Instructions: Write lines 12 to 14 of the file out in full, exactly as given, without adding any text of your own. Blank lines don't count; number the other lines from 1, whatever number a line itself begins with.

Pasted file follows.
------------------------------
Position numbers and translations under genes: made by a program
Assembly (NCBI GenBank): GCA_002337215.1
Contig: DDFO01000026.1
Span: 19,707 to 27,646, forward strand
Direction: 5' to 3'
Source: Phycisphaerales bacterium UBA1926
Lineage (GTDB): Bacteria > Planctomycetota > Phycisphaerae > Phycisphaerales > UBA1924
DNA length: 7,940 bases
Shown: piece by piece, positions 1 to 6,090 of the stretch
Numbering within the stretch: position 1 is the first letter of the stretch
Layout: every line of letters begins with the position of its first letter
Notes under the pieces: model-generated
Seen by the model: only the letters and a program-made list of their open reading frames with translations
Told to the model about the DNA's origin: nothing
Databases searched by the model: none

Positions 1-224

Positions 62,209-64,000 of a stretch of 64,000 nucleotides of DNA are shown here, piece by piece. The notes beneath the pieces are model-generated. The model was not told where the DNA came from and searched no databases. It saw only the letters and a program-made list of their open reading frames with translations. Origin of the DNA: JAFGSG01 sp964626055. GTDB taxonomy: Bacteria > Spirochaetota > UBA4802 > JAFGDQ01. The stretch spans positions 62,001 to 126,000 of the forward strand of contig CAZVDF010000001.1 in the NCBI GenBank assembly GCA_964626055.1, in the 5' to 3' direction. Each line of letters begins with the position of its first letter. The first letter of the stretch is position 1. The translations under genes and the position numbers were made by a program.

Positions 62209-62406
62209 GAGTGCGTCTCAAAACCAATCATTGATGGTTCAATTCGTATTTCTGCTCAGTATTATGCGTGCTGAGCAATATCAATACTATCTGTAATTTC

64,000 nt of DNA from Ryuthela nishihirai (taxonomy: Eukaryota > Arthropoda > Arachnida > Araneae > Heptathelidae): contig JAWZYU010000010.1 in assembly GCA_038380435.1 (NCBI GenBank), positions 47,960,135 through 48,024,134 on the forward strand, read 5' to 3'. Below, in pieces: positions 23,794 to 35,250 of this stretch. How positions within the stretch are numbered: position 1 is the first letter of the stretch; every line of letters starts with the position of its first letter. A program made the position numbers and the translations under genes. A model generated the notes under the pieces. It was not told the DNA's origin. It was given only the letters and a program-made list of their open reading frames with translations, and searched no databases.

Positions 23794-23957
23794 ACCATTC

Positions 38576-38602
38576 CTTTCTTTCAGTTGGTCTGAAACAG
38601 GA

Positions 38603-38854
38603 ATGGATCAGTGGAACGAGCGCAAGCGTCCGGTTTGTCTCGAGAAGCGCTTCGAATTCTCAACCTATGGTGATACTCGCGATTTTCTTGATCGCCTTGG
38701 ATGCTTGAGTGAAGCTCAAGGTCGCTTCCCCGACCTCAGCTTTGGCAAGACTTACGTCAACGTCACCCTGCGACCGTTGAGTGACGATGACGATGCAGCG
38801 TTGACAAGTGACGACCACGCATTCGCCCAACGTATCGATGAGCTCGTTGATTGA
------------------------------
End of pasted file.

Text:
Notes under the pieces: model-generated
Seen by the model: only the letters and a program-made list of their open reading frames with translations
Told to the model about the DNA's origin: nothing